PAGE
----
A second limitation concerns our operational definition of the deficit syndrome. Since we did not have data on the duration of observed psychological state, we were forced to rely on cross-sectional assessments to identify patients with this syndrome. It is thus possible that the patients identified as having the deficit syndrome in this study were incorrectly identified because their flat affect, anergy, lack of motivation, and asociality were relatively recent in onset. We think that this is unlikely, since all patients in the study met entry criteria for medication refractoriness and had been sick with schizophrenia for over 20 years, on average. The subgroups with manifestations of the deficit syndrome and low levels of positive symptoms probably come closest to the clinical conceptualization of the deficit syndrome.

Finally, one might be concerned that our statistical analyses were not adjusted for the possibility that significant findings might appear by chance across multiple comparisons. Such adjustment was not necessary in this study, since none of the interaction analyses was statistically significant. Adjustment would be needed only to rule out the chance occurrence of spurious statistically significant findings had they emerged.

Clozapine does not appear to have a distinct benefit for negative as compared to positive symptoms in patients with refractory schizophrenia or to have differential beneficial effects in patients with high levels of negative symptoms or in patients with manifestations of the deficit syndrome. The greater effectiveness of clozapine, compared to conventional medications, in refractory schizophrenia is not specific to either clinical symptoms or subtypes.

Members of the Cooperative Study Group on Clozapine are Denise Evans, M.D., Augusta, Ga.; Lawrence Herz, M.D., Bedford, Mass.; George Jurjus, M.D., Brecksville, Ohio; Sidney Chang, M.D., Brockton, Mass.; John Grabowski, M.D., Detroit; Lawrence Dunn, M.D., Durham, N.C.; John Crayton, M.D., Hines, Ill.; William B. Lawson, M.D., Ph.D., Little Rock; Yeon Choe, M.D., Lyons, N.J.; Richard Douyon, M.D., Miami; Edward Allen, M.D., Montrose, N.Y.; John Lauriello, M.D., Palo Alto, Calif.; Michael Peszke, M.D., Perry Point, Md.; Jeffrey L. Peters, M.D., Pittsburgh; Janet Tekell, M.D., San Antonio, Tex.; and Joseph Erdos, M.D., Ph.D., West Haven, Conn.

Received Dec. 23, 1997; revision received April 3, 1998; accepted June 8, 1998. From the VA Connecticut Healthcare System; Department of Psychiatry, Yale School of Medicine, New Haven, Conn.; VA Medical Center, Durham, N.C.; Department of Psychiatry, Duke University, Durham, N.C.; Maryland VA Healthcare System, Perry Point; University of Maryland School of Medicine, Baltimore; and Cooperative Studies Program Coordinating Center, Hines VA Medical Center, Hines, Ill. Address reprint requests to Dr. Rosenheck (182), VA Connecticut Health Care System, 950 Campbell Ave., West Haven, CT 06516-2770; Robert.Rosenheck@Yale.EDU (e-mail). Supported by the Department of Veterans Affairs Health Services Research and Development Service and the Cooperative Studies Program. The authors thank Lois Ucas, Jennifer Cahill, and Dennis Thompson for analysis. Donald Hedeker, Ph.D., provided statistical consultation. Novartis Pharmaceutical Corp. provided clozapine, benztropine, and matching haloperidol and placebo benztropine.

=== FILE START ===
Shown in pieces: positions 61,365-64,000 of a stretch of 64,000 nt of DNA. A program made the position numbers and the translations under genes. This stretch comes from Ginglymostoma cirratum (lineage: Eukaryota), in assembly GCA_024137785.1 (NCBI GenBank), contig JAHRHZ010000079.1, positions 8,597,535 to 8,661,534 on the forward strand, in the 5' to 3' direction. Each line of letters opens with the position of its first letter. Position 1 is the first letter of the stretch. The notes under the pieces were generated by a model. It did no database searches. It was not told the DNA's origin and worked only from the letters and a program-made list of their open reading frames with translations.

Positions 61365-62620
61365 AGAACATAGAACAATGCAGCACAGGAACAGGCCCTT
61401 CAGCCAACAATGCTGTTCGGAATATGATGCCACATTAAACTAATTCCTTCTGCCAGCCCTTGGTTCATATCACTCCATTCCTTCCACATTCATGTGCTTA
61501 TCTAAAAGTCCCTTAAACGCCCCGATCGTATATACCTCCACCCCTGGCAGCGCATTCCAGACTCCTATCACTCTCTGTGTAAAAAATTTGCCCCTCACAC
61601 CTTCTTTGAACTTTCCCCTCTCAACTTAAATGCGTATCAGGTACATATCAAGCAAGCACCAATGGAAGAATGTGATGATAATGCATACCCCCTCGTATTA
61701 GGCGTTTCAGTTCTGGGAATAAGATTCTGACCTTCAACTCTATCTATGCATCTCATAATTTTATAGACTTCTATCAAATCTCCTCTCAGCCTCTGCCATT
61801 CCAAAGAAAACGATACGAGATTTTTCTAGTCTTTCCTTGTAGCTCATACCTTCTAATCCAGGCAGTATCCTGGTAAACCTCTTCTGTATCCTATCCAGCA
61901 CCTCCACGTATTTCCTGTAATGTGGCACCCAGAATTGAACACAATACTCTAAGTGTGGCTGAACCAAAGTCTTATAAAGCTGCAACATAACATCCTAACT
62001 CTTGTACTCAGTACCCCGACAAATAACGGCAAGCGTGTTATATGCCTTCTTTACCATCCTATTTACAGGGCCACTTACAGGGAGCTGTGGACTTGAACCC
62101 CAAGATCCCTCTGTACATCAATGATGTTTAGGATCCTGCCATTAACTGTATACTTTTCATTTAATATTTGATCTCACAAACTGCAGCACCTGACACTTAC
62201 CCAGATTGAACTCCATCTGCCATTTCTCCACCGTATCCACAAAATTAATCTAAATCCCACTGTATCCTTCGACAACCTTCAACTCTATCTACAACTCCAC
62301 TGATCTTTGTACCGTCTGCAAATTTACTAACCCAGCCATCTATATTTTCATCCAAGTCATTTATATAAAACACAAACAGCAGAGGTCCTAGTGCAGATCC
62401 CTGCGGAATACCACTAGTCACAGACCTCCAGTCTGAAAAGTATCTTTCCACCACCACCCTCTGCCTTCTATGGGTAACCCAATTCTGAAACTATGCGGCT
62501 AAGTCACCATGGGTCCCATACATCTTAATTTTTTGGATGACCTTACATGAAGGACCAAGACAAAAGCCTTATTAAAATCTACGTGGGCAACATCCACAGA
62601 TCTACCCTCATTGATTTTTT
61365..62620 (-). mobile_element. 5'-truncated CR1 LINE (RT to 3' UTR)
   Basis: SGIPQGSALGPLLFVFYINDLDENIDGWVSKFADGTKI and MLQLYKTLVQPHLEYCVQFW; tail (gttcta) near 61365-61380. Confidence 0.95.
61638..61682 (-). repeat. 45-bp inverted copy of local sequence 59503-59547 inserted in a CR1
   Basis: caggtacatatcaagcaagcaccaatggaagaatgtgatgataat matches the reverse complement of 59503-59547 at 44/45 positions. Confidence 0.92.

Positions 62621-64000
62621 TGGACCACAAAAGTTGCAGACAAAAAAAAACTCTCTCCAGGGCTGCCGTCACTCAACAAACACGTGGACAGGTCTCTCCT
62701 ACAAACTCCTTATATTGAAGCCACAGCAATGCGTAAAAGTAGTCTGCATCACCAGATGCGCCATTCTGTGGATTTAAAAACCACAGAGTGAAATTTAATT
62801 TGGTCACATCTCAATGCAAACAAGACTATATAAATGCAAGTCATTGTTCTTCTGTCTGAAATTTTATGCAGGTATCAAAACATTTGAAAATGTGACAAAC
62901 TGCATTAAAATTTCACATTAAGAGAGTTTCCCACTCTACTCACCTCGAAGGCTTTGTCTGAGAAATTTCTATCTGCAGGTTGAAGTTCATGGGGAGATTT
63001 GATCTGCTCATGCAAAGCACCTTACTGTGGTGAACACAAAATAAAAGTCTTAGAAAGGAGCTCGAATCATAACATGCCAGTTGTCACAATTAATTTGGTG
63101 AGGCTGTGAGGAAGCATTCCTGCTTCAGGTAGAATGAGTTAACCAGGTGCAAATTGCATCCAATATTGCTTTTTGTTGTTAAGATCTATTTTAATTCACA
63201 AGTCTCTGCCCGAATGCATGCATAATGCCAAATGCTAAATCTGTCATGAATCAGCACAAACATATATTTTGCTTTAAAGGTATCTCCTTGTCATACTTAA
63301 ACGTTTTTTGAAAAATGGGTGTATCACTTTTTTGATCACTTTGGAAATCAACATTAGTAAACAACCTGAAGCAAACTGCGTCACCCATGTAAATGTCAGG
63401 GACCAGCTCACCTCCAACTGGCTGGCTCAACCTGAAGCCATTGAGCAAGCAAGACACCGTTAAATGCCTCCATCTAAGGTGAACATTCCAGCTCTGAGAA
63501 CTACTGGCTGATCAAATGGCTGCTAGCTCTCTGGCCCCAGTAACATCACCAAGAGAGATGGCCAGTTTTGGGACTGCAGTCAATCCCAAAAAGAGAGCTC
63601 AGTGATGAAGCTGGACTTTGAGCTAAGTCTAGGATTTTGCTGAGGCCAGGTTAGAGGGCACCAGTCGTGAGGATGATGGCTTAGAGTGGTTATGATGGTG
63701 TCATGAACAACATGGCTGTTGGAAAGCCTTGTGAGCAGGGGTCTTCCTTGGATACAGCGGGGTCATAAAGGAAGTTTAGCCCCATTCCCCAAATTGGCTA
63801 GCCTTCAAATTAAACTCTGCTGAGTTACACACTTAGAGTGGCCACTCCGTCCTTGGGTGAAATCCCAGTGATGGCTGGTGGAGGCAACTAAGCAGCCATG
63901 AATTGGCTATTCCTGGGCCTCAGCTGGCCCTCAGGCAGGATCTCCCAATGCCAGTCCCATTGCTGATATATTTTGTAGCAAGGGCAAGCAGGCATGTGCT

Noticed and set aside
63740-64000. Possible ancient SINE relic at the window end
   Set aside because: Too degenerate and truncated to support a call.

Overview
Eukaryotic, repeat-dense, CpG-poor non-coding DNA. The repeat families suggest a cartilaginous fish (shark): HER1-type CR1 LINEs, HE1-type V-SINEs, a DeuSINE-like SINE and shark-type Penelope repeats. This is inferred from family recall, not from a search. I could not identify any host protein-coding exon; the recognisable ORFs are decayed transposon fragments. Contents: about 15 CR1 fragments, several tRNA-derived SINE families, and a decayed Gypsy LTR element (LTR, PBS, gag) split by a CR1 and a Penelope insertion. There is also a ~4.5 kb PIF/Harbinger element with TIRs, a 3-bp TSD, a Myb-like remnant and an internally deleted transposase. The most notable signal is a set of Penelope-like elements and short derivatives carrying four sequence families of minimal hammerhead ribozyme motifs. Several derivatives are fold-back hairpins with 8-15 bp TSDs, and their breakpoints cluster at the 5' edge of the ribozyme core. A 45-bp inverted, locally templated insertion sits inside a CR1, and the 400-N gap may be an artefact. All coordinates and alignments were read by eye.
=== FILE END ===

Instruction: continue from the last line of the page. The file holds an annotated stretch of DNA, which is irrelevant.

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References

Kane J, Honigfeld G, Singer J, Meltzer H: Clozapine for the treatment-resistant schizophrenic: a double-blind comparison with chlorpromazine. Arch Gen Psychiatry  1988; 45:789–796
[PubMed]
 
Meltzer HY, Burnett S, Bastani B, Ramirez LF: Effects of six months of clozapine treatment on the quality of life of chronic schizophrenic patients. Hosp Community Psychiatry  1990; 41:892–897
[PubMed]
 
Pickar D, Owen RR, Litman RE, Konicki E, Gutierrez R, Rapaport MH: Clinical and biologic response to clozapine in patients with schizophrenia: crossover comparison with fluphenazine. Arch Gen Psychiatry  1992; 49:345–353
[PubMed]
 
Breier A, Buchanan RW, Irish D, Carpenter WT: Clozapine treatment of outpatients with schizophrenia: outcome and long-term response patterns. Hosp Community Psychiatry  1993; 44:1145–1149
[PubMed]
 
Breier A, Buchanan RW, Kirkpatrick B, Davis OR, Irish D, Summerfelt A, Carpenter WT Jr: Effects of clozapine on positive and negative symptoms in outpatients with schizophrenia. Am J Psychiatry  1994; 151:20–26
 
Lieberman JA, Safferman AZ, Pollack S, Szymanski S, Johns C, Howard A, Kronig M, Bookstein P, Kane JM: Clinical effects of clozapine in chronic schizophrenia: response to treatment and predictors of outcome. Am J Psychiatry  1994; 151:1744–1752
[PubMed]
 
Buchanan RW: Clozapine: efficacy and safety. Schizophr Bull  1995; 21:579–591
[PubMed]
 
Carpenter WT Jr, Conley RR, Buchanan RW, Breier A, Tamminga CA: Patient response and resource management: another view of clozapine treatment of schizophrenia. Am J Psychiatry  1995; 152:827–832
[PubMed]
 
Rosenheck RA, Cramer J, Xu W, Thomas J, Henderson W, Frisman LK, Fye C, Charney D, Department of Veterans Affairs Cooperative Study Group on Clozapine in Refractory Schizophrenia: A comparison of clozapine and haloperidol in the treatment of hospitalized patients with refractory schizophrenia. N Engl J Med  1997; 337:809–815
[PubMed]
[CrossRef]
 
Meltzer HY: Clozapine: is another view valid? (editorial). Am J Psychiatry  1995; 152:821–825
[PubMed]
 
Meltzer HY, Burnett S, Bastani B, Ramirez LF: Effects of six months of clozapine treatment on the quality of life of chronic schizophrenic patients. Hosp Community Psychiatry  1990; 41:892–897
[PubMed]